Dr. Greg Hampikian has a dual appointment in the Biology Department and the Department of Criminal Justice at Boise State University. He is best known as the forensic DNA expert and founder of the Idaho Innocence Project.
Dr. Hampikian has worked on hundreds of cases throughout the world and has been responsible for the research leading to more than a dozen exoneration’s. He has contributed his expertise in DNA evidence to many high profile cases including the that of Amanda Knox. His book, Exit to Freedom, chronicles Calvin Johnson’s 17 year fight to prove his innocence using DNA evidence.
He has appeared on numerous national television shows including Good Morning America, Nightline, Dateline, and 20-20. He has also appeared as a guest of Ira Flato’s on Science Friday and on CNN with Anderson Cooper.
Dr. Hampikian is in the national news again with a New York Time Op. Ed. piece titled, When May I Shoot a Student. The article, satirizing the “Guns-on-Campus” bill currently being considered by the Idaho State Legislature, has gone viral on social media. Hampikian’s article takes the form of a tongue-in-cheek letter to the chief council of the Idaho Legislature asking for his legal advice. When, Hampikian asks, can I legally shoot a student?
In light of the bill permitting guns on our state’s college and university campuses, which is likely to be approved by the state House of Representatives in the coming days, I have a matter of practical concern that I hope you can help with: When may I shoot a student?
I am a biology professor, not a lawyer, and I had never considered bringing a gun to work until now. But since many of my students are likely to be armed, I thought it would be a good idea to even the playing field.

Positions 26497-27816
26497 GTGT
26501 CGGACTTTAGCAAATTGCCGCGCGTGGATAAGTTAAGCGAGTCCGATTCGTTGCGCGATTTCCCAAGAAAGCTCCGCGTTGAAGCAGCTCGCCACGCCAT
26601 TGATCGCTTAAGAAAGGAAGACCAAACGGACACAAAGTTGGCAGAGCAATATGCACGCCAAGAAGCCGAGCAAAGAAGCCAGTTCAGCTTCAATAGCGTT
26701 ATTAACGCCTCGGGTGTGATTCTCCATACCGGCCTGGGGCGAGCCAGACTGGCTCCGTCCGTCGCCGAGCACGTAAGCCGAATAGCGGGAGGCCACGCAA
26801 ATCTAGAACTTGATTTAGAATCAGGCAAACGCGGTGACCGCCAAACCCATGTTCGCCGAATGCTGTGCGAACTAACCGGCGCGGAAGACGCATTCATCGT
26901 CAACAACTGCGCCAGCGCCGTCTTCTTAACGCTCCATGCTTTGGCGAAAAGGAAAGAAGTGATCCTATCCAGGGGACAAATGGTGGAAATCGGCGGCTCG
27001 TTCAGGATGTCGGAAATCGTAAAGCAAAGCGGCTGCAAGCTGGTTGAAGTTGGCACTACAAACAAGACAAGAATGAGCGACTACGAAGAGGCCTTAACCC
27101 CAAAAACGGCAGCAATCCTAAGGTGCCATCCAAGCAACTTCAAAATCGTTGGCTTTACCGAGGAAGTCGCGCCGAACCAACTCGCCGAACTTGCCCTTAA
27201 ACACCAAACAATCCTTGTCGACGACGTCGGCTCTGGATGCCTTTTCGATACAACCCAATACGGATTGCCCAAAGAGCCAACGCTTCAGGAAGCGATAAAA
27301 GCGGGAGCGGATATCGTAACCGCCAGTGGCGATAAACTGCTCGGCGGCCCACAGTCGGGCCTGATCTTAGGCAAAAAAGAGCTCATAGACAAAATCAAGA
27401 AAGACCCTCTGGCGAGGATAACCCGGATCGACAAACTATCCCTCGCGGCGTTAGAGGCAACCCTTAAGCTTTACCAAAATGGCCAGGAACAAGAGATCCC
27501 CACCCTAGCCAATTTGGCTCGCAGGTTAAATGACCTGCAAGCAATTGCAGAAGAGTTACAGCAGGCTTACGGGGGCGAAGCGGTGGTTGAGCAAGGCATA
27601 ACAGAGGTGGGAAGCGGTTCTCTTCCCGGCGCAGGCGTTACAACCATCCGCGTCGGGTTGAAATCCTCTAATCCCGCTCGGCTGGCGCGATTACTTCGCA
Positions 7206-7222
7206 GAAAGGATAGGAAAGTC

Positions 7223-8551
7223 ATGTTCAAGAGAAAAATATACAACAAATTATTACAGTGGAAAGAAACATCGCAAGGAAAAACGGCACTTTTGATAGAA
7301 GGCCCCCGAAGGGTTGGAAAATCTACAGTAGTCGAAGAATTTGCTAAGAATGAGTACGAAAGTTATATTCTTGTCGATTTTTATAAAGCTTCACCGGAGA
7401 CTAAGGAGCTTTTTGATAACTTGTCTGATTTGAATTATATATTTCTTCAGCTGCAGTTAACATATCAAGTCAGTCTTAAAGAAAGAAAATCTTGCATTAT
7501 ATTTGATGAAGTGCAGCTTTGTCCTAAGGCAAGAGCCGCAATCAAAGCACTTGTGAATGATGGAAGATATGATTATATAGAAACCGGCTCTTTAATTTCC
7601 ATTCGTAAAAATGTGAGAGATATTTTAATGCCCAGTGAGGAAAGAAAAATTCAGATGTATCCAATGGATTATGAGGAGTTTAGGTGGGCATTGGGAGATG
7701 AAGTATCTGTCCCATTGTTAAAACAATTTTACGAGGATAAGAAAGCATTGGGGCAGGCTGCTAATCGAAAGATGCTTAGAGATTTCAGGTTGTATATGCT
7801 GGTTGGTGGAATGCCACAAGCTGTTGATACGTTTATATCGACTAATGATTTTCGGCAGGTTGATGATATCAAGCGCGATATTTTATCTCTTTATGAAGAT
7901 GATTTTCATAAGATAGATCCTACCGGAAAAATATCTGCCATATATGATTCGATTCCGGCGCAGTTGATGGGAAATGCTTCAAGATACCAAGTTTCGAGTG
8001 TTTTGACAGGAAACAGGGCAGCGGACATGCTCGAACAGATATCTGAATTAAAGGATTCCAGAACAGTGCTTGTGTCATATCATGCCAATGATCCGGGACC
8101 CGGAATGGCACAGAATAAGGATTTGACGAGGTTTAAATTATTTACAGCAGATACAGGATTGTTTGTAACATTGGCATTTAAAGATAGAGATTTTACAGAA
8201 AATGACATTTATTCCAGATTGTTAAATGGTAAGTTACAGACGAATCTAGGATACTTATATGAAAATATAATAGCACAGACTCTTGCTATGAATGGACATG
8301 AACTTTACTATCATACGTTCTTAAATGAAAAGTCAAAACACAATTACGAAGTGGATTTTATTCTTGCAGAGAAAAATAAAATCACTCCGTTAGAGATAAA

I have had encounters with disgruntled students over the years, some of whom seemed quite upset, but I always assumed that when they reached into their backpacks they were going for a pencil. Since I carry a pen to lecture, I did not feel outgunned; and because there are no working sharpeners in the lecture hall, the most they could get off is a single point. But now that we’ll all be packing heat, I would like legal instruction in the rules of classroom engagement.
Hampikian proposes specific situations that might arise and wonders what the appropriate response might be.
I assume that if a student shoots first, I am allowed to empty my clip; but given the velocity of firearms, and my aging reflexes, I’d like to be proactive. For example, if I am working out a long equation on the board and several students try to correct me using their laser sights, am I allowed to fire a warning shot?
If two armed students are arguing over who should be served next at the coffee bar and I sense escalating hostility, should I aim for the legs and remind them of the campus Shared-Values Statement (which reads, in part, “Boise State strives to provide a culture of civility and success where all feel safe and free from discrimination, harassment, threats or intimidation”)?
Those who have been following the farce in the statehouse understand his jab at the House Committee who held the initial hearings on the bill.
While our city police chief has expressed grave concerns about allowing guns on campus, I would point out that he already has one. I’m glad that you were not intimidated by him, and did not allow him to speak at the public hearing on the bill (though I really enjoyed the 40 minutes you gave to the National Rifle Association spokesman).
What has been particularly enlightening about Dr. Hampikian’s article is the response. Our illustrious Governor claims that Idaho’s image is not tarnished by the foolish bills the legislature wastes its time (and Idaho taxpayer dollars) on. Comments on Hampikian’s article would suggest otherwise.